- Neuropsychological Testing – Neuropsychological testing can help pinpoint specific deficits that may be caused by a brain injury. Even these, however, are not infallible. People with extremely high intellectual capabilities will still fall within the normal range on a neuropsychological test even though they are experiencing significant deficits due to a brain injury. Neuropsychological testing is most accurate when a baseline test of the individual’s capabilities occurred before the accident.
- Personal Observations – The observations of friends, co-workers and family members can help diagnose a brain injury and the personality disorders that sometimes go with it. A physiatrist, a specialist in rehabilitative medicine, will interview people who knew the individual before and after the injury about the differences they have seen in the person’s abilities and behavior. These interviews may reveal that before the accident she enjoyed reading and now she cannot read, or before the injury he had a calm demeanor, but now is easily frustrated. These observations can also be helpful from a legal point of view to help document the extent of the damages a person has suffered.
The Glasgow Coma Scale
Emergency room physicians or neurologists will assess the patient’s degree of consciousness and ability to open his or her eyes, speak and respond to speech, move parts of the body and respond to simple commands and questions using a test called the Glasgow Coma Scale.
Imaging tests are usually ordered to determine if surgery is needed to relieve pressure or extract bone fragments from the brain. While these tests can reveal skull fractures and subdural hematomas, the full effects of a brain injury do not show up on diagnostic tests like MRIs or CT scans. Even neuropsychological testing cannot identify all deficits associated with a brain injury.
That is why every member of a brain injury rehabilitation team is so important.
Who Treats Brain Injuries?
According to the Brain Injury Association of America, the rehabilitation team may include:
- Patient and patient’s family
- General practitioner
- Rehabilitation medicine physician
- Rehabilitation nurse
- Allied health professionals: physiotherapist, occupational therapist, speech pathologist, social worker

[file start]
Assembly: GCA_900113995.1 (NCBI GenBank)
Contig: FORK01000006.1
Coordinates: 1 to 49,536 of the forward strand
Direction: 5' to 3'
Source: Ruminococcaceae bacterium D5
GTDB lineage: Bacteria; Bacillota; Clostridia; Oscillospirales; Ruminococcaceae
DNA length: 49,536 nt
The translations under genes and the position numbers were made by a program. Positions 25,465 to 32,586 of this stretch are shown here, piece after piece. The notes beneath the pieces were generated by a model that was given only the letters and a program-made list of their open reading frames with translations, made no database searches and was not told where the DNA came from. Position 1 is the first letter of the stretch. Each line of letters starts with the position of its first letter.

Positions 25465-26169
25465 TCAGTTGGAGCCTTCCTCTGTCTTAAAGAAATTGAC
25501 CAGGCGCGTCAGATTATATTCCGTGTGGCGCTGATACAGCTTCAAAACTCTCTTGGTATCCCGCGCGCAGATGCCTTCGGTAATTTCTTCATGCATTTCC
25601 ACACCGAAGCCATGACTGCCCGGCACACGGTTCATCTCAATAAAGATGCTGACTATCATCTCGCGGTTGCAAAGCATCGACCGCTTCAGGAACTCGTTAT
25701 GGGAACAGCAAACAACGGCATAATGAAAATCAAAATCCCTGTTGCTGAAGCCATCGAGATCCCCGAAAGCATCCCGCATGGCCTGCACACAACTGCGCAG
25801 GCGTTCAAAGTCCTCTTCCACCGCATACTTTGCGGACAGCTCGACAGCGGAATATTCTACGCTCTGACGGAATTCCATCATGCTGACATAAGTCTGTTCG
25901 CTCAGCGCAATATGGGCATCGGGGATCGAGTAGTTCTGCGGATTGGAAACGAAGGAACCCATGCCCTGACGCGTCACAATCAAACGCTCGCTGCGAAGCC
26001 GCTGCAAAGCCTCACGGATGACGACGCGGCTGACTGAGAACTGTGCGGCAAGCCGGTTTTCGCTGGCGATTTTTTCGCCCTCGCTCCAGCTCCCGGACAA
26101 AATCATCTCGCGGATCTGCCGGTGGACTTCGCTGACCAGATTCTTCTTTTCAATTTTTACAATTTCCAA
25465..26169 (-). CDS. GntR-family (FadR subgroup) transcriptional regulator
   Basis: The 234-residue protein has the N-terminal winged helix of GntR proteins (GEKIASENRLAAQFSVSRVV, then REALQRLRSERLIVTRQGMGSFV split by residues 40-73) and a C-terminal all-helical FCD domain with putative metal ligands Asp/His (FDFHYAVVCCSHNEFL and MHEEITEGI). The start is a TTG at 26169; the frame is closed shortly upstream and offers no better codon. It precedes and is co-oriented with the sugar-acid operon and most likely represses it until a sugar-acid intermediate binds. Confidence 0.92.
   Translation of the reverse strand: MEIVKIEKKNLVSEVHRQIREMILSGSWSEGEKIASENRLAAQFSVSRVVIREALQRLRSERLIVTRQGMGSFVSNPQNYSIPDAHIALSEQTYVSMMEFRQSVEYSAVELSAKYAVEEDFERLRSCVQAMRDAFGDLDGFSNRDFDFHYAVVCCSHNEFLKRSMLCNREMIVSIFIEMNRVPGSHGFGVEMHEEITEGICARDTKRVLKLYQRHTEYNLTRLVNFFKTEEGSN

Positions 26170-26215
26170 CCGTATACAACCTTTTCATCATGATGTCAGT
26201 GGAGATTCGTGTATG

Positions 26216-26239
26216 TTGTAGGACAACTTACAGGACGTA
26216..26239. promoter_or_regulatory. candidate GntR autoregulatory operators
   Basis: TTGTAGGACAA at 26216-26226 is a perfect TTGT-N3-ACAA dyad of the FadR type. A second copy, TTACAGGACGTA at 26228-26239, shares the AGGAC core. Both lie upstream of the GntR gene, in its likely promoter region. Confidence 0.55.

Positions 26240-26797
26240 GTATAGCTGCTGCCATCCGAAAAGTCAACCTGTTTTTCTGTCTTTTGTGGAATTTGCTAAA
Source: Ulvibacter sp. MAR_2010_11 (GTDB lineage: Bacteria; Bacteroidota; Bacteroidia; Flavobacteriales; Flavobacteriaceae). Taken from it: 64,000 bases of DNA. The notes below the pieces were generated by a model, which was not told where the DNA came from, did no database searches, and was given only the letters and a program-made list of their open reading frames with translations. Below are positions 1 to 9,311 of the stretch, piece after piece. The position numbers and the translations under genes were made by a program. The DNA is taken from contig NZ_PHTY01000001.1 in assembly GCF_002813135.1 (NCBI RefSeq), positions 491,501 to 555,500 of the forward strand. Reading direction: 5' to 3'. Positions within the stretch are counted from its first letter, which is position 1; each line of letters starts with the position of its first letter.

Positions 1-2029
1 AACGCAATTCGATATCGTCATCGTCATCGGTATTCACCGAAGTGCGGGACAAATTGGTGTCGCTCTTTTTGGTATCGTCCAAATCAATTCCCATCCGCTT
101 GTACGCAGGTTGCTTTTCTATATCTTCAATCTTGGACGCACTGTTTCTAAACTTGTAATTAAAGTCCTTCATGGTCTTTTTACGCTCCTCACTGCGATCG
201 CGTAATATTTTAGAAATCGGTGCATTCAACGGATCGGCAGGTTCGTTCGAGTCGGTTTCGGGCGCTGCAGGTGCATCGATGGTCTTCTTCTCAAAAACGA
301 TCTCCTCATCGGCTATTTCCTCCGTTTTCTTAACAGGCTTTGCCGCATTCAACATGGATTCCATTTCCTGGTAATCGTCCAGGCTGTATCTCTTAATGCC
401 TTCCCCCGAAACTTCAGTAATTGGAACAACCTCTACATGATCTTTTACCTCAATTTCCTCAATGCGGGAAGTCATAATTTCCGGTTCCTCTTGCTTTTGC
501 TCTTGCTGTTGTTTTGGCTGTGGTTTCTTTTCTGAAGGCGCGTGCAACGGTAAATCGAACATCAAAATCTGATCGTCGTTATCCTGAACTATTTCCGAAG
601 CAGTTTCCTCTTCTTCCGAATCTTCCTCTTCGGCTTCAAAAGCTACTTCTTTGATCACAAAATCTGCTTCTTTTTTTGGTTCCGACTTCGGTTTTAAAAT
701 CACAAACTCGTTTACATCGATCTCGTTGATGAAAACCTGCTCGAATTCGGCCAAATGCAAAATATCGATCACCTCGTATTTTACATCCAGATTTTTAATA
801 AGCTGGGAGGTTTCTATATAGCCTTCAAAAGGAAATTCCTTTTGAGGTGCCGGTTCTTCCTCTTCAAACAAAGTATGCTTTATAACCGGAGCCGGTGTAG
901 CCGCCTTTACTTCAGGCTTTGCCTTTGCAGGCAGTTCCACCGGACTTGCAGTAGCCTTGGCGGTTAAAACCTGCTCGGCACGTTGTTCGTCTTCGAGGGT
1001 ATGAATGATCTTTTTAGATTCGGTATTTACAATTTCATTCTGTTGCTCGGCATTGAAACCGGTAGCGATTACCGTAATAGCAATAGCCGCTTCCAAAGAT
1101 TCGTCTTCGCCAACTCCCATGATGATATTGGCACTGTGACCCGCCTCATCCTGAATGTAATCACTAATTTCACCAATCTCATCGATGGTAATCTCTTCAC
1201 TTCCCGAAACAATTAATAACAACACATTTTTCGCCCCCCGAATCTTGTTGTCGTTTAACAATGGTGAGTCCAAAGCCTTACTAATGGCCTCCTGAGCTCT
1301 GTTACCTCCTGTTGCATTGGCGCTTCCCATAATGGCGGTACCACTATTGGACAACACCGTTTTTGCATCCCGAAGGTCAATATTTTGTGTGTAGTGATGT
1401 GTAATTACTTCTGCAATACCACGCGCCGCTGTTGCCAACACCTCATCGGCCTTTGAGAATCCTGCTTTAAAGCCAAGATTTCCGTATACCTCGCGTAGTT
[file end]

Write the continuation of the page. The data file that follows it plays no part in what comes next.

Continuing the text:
- Neuropsychologist, clinical psychologist
- Vocational rehabilitation services and counselors
- Other medical specialties: neurosurgery, orthopedic surgery
New Insights Into Brain Injury Rehabilitation
The goal of brain injury rehabilitation programs is to help people return to their former level of functioning as much as possible. Brain injury or cognitive rehabilitation programs can be in-patient, out-patient or community-based services. They typically involve a team of medical and rehabilitation professionals who assess the patient’s needs and develop an individualized program to meet his or her goals.
Until fairly recently, little was known about brain injury rehabilitation. Some believed that rest, time and luck were the only essential components for recovery. Today, however, analysis of numerous studies has shown that a program of brain injury rehabilitation can help people maximize their recovery from traumatic brain injuries.
Researchers at the University of South Alabama and the University of North Carolina at Charlotte analyzed results of several hundred studies of cognitive brain injury rehabilitation. They found that just as physical therapy enhances recovery from physical trauma, cognitive rehabilitation can increase positive outcomes after a traumatic brain injury. Results are best when the rehab program is begun early.
Results for People With Brain Injuries
We have successfully represented hundreds of clients who sustained brain injuries in accidents caused by negligence. Our brain injury case results include:
- $13.82 million for a passenger injured in a bus accident
- $8.8 million for a 14-year-old girl injured in a truck accident
- $6.4 million for a passenger injured in a motorcycle accident
To speak to an attorney about your brain injury claim, contact Greene Broillet & Wheeler, LLP. We represent seriously injured clients in the Los Angeles area and throughout Southern California and the entire state. We also consult with attorneys and clients nationwide.